SEFFNER, Fla. - It's a subject that often results in bitter rumors and allegations of cheating: How do some Bay Area high schools maintain championship caliber football teams year after year replacing top players who graduate with new top players?
The Armwood Hawks started their season televised nationally on ESPN. They're ranked third in the nation. They haven't just beaten every team they've played so far. In most cases, they've destroyed them.
For the players and their parents, it doesn't get any better than this said Sonny Hester, the former head of compliance for the Florida High School Athletic Association.
"Parents believe...If they are seen on ESPN it gives them a better chance for a scholarship," Hester said.
Armwood receives national exposure because it’s ranked number one in the state with the highest winning percentage of any team in Hillsborough County over the last five years. But some coaches and administrators are openly questioning how Armwood and other schools seem to attract the best players year after year, and the I-Team has uncovered an example that could threaten the schools quest for a state championship.
"Do you ever wonder how some schools seem to come up with the best players year after year after year?” We asked Hillsborough County Athletic Director Lanness Robinson. “Absolutely, and we check into those students when there information that says there might be an issue."
While Florida allows students to choose their schools, the Florida High School Athletic Association bans transfers for purely athletic reasons.
But it's the exceptions to the rules which, head coaches like Robinson High School’s Mike DePue believe, are like a gaping hole in a defense.
"Every year you see the transfers and they are going on right now. How did they end up doing it? There's a mercenary attitude."
FHSAA rules say an athlete can transfer and be eligible to play for their new school if there a "Full and Complete Move" from their former home providing the following occurs:
"If one of those rules is not met, you are in violation of the rule,” said Hester.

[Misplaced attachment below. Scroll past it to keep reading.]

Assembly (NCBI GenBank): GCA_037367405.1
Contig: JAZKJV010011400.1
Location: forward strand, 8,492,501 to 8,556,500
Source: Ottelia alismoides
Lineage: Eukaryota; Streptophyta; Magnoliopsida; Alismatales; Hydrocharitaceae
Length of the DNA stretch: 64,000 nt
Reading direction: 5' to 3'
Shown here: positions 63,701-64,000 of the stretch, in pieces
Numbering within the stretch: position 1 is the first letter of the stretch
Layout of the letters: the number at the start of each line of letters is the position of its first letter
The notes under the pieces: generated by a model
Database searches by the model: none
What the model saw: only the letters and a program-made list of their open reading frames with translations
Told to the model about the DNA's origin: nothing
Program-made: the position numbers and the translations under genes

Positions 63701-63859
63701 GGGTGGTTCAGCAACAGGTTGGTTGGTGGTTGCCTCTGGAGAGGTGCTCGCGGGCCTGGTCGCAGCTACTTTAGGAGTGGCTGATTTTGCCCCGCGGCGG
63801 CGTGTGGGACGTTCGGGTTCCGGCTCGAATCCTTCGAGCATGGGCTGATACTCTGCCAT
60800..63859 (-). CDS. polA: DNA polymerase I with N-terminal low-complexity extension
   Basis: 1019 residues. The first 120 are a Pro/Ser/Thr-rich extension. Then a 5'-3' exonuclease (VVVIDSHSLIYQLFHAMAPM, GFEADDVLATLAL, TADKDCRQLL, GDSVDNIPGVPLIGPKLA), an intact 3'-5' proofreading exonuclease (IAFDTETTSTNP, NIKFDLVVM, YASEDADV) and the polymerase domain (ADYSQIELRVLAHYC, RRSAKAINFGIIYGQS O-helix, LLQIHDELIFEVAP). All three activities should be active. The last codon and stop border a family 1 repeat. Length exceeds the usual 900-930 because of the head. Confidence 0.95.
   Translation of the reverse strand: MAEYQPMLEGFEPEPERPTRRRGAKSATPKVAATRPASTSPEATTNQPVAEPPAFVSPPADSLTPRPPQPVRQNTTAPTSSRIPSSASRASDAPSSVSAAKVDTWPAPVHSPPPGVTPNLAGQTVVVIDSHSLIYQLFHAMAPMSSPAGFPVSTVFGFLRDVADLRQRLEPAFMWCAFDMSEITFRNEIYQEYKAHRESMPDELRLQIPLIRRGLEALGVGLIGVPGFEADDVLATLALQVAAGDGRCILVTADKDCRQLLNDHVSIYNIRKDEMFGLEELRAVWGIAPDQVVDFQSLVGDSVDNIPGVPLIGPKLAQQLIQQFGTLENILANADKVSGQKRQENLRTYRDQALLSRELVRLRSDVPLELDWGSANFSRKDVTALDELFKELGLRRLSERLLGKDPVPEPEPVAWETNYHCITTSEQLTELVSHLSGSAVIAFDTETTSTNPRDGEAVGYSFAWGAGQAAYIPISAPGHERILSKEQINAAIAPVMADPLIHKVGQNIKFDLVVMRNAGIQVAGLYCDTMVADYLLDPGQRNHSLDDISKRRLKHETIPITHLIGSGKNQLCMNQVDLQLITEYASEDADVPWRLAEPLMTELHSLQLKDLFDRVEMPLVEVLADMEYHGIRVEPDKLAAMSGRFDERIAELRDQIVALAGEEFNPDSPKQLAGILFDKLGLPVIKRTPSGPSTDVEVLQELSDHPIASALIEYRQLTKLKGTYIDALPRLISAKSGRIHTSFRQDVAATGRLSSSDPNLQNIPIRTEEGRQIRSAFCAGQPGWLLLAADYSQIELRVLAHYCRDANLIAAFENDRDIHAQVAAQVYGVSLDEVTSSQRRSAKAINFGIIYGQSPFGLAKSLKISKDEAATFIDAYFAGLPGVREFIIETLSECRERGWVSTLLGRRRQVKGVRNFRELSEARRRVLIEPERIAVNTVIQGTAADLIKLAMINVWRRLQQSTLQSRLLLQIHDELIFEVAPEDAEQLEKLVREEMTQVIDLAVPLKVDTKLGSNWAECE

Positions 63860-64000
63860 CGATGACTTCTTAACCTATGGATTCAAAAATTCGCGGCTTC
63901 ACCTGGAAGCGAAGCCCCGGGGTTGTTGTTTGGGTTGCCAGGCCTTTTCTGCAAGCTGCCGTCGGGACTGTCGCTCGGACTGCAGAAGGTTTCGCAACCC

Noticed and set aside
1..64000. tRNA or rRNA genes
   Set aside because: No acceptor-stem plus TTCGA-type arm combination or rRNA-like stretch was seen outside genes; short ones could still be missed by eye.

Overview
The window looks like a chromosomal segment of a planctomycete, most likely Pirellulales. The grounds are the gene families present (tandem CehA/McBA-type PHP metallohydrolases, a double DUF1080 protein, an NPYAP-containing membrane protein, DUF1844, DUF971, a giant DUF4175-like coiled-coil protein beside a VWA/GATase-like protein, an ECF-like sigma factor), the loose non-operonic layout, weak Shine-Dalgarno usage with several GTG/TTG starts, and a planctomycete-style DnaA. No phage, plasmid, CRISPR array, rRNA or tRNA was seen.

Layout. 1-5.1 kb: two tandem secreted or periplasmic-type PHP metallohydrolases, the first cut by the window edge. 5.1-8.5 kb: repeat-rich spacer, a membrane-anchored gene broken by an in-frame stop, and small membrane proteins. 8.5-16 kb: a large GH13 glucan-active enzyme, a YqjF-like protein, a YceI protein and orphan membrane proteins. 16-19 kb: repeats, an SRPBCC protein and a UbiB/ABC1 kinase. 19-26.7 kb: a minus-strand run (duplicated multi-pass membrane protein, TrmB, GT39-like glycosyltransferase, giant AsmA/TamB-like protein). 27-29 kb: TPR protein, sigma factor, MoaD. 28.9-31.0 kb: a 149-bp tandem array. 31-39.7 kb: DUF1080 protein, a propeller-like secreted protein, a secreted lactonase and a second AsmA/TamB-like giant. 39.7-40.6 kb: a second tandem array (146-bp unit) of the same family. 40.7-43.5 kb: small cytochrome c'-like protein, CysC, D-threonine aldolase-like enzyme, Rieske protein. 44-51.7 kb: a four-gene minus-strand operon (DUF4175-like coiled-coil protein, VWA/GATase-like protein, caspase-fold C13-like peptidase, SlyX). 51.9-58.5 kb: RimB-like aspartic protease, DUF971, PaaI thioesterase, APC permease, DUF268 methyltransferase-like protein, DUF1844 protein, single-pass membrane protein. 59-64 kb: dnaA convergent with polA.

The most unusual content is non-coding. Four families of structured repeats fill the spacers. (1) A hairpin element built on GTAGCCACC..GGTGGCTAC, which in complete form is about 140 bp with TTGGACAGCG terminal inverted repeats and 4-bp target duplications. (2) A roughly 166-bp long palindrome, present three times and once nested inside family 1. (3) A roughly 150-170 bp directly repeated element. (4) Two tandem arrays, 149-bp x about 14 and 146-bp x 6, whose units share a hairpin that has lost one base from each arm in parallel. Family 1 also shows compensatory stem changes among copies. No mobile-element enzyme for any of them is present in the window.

They are rules, we learned, officials are now examining in the case of Senior Jack Lightsey, a 6'3", 260-pound offensive lineman. Records show Lightsey transferred from Orlando's Dr. Philips High School to Armwood, 65-miles and two counties away, on March 29th.
He played in the school's Spring football game even though his parents Tom and Shelly continue to own their Orlando home, register their cars there, and register to vote there. It's still their homesteaded property and they are responsible for the water bill.
We asked Tom Lightsey about this just before the recent Armwood/Plant football game.
"You know I have properties in Orange County, Hillsborough County, Pinellas County."
On several occasions, the I-Team witnessed Lightsey leaving his apartment near Armwood and going to school. And we sometimes found his parents Tom and Shelly over 30-miles away at another home they own in Indian Rocks Beach. It's there they tend to their waterfront home and take turns bringing their teenage daughter to Largo High School.
"Is that apartment where you and your wife live?” We asked Tom Lightsey. “Yes," he responded.
According to Sonny Hester, if the Lightsey's enrolled their son at Armwood listing the Seffner apartment as the family’s legal residence, it would violate FHSAA rules that prohibit false information to gain eligibility.
"What are the consequences for that?" We asked Hester. "Ineligibility for an entire year," he told us.
Hester said two state rules are in question: whether there was a full and complete move or falsification of information. Either way, he said, "Any school they attended would have to forfeit any games that student participated in."
For Armwood, undefeated, and driving towards a state championship, it would be devastating.
"We are not going to sweep it under the rug," Robinson said during an interview. He went on to say "We are addressing issues brought to our attention. Yes. We are addressing them and that's an internal matter."
During our investigation we learned Armwood High School has asked the state to make a ruling on Lightsey's eligibility. In doing so the FHSAA could possibly reduce the potential $2,500 a game fine for Armwood but not the potential forfeits.
The process of investigating this, we're told, could take months and involve a look at the entire program.
Editor's note: This story was originally published with Sonny Hester's name spelled Sunny. This error was fixed after the story was published. - Blake Sabatinelli, Executive Producer, abcactionnews.com
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